As the second-largest city in the Republic of Ireland, Cork has been recently revitalised into a cosmopolitan hub, although still maintains its happy traditionalisms that Ireland is known and loved for. From cosy pubs with live music nights to artisan restaurants serving hearty grub, the locals here are guaranteed to welcome every visitor with open arms.
Liberal, youthful and cosmopolitan are words often used to describe Ireland’s second largest city. With recently spruced up streets and stretches against the waterfront full of artisan cafes, restaurants and bars, it’s easy to forget you’re in Ireland. But Cork is a city which is still traditional at heart – you won’t struggle to find snug pubs with live music sessions, restaurants serving hearty Irish dishes made from locally sourced ingredients, and a general air of pride and welcome from the locals.
Cork city centre can be found on an isle on the River Lee, which snakes through the city, and around Cork’s heart. Here, waterways make up a big part of the city’s charm, partnered with Georgian avenues, 17th century alleyways set against modern masterpieces like the opera house. Cork is not short of cultural sights either, with the St Fin Barre Cathedral, the Cork City Gaol and the English Market providing plenty of opportunity to immerse yourself in.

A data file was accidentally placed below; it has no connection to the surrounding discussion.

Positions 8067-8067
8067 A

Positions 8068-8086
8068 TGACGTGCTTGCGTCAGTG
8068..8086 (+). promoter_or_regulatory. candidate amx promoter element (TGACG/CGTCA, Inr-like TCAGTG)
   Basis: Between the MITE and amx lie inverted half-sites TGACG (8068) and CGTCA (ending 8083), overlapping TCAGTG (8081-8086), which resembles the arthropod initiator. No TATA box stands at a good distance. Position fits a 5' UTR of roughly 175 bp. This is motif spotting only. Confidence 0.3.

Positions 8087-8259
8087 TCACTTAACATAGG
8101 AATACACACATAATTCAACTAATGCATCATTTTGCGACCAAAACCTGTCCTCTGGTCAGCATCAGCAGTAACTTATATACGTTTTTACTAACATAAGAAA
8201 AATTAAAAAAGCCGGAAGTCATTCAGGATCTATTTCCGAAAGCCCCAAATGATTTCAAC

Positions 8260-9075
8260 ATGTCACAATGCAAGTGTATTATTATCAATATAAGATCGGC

Start your exploration of Cork on St Patrick’s Street, from the St Patrick’s Bridge which is towards the North Channel of the River Lee. This will lead you through the main shopping and commercial area of the city, and continues on through to the Georgian Grand Parade, and heads to the river’s South Channel. Both the North and South quarters of St Patrick’s Street are known to be the most lively, brimming with pubs, cafes, shops and restaurants all fitted within grids of narrow lanes and streets. Get lost here, and sink into what Ireland is all about.
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